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Why won't my Sarracenia germinate?

A few months ago, I bought a packet of sarracenia seeds from a garden-centre. I immediately stratified them in my fridge in a plastic-bag containing a peat-sand mix for four weeks. After that, the bag has been in my room. For part of the day, they are under a lamp where they are 20-25*C, and 15*C at night. They have not germinated after at least a month. Did I do anything wrong?
Other than a few CP species that produce seed to last a long time, most CP seed has a short shelf life. Sarracenia seeds otoh, can remain viable for a long time if stored correctly. However, most available seed isn't stored well & will not be viable.

General seed guideline, your best bet is to purchase from a known reputable source.
As Ron has suggested, Sarracenia seed has storage requirements to remain viable for long, and its almost certain the "garden center" sold you defunct seed (stored too warm for too long, or something like that) Buy seed from the ICPS store if you can, or from a private grower.
OK, thank you so much. Did I do the correct things to germinate it?
OK, thank you so much. Did I do the correct things to germinate it?

If the peat/sand mix was moist, then no, you did everything correctly. 4 weeks of stratification work for all Sarracenia species and hybrids.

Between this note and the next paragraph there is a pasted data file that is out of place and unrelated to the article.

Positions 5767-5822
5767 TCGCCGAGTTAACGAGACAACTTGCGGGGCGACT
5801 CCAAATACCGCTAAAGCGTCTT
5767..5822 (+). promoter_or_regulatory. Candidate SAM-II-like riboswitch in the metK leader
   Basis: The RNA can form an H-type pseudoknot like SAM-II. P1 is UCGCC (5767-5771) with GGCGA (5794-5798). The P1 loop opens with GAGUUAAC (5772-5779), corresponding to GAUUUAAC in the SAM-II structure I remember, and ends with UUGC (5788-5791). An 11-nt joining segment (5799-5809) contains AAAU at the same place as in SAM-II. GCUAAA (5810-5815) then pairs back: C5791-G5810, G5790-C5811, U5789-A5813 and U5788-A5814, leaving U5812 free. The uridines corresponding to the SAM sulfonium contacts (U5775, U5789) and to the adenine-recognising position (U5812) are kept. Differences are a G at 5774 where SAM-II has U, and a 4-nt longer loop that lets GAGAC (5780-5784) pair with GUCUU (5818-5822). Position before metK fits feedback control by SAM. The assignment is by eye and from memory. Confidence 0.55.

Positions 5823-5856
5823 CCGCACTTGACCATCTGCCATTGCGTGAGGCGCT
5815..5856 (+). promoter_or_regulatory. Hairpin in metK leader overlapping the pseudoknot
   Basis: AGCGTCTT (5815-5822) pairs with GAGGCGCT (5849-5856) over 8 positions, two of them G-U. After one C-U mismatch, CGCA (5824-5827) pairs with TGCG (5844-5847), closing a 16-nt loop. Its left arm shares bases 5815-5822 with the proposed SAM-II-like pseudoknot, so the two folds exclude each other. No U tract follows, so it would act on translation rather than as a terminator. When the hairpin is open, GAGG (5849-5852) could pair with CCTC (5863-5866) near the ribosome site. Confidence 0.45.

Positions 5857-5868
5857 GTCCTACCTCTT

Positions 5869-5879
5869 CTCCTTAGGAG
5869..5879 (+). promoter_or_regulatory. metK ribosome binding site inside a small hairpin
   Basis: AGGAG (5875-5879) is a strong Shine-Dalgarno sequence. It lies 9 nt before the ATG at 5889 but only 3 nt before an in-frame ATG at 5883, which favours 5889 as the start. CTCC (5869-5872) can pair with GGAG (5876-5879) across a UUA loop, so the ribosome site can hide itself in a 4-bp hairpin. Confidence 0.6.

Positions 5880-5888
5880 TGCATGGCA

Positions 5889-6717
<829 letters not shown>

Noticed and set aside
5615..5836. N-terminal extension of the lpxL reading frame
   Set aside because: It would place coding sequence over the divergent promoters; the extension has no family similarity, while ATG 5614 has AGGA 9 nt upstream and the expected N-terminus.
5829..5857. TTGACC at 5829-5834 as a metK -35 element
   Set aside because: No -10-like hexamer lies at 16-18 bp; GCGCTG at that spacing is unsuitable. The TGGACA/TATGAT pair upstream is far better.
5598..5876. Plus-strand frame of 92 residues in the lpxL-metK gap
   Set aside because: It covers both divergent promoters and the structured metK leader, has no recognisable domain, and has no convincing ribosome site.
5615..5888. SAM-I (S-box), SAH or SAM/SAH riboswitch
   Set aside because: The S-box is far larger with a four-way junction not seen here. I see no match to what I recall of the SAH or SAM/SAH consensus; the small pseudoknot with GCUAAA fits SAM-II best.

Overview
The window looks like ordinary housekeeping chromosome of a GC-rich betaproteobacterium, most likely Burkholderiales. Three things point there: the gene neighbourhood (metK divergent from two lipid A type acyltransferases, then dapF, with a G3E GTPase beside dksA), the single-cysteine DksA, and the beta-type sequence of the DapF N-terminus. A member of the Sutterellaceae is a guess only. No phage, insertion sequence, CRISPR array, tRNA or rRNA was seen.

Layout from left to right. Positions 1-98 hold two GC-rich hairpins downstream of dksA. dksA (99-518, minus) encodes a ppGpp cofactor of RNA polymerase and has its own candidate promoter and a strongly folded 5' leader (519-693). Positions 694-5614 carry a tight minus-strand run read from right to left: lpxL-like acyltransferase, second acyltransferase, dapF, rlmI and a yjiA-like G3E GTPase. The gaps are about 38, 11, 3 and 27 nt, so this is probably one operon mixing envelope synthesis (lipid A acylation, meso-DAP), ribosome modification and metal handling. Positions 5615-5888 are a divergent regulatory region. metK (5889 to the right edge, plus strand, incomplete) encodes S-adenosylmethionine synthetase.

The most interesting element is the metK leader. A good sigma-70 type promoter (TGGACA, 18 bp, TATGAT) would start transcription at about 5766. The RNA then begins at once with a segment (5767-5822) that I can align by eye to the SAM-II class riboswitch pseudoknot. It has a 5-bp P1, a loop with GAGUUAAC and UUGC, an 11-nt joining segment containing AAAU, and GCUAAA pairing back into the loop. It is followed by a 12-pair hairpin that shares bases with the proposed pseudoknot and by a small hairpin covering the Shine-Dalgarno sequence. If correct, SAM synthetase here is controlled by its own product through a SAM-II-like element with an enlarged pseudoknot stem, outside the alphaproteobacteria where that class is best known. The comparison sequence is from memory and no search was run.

OK, thank you. Would sphagnum have been better?
When the seed is fresh and the conditions are right, Sarracenia will germinate and grow in a wide variety of media. Sphagnum, in this case, may have been a good choice, but peat/sand, usually works well, too. I would not have expected better results with an alternative media choice.

If your location were in your profile, we could possibly, even suggest alternative environments, if that were appropriate. Without knowing your location, alternatives, like - keep them outside, with protection from drying winds and hard freezes, those suggestions might or might not, apply.
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I use a mix of 5/6 peat and 1/6 chopped sphagnum for germination medium.
I also like letting the seeds sit ing the fridge for around 5-6 weeks, just to make sure.
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Stratification won't make much of a difference if the seeds were old and improperly stored, as they often are in garden center situations. The seeds are not picky about where they germinate, but just to help keep them from getting overgrown I use peat moss and perlite (I'd use sand if I had it just because of grain size), and most seeds only need 4 weeks stratification, northern forms like the varieties of purple pitcher plant typically 5-6. Oddly, there have been reports of decreased germination of some (like S. leucophylla) if left in the fridge longer, which I theorize may be due to the lack of natural variation they'd see in the wild....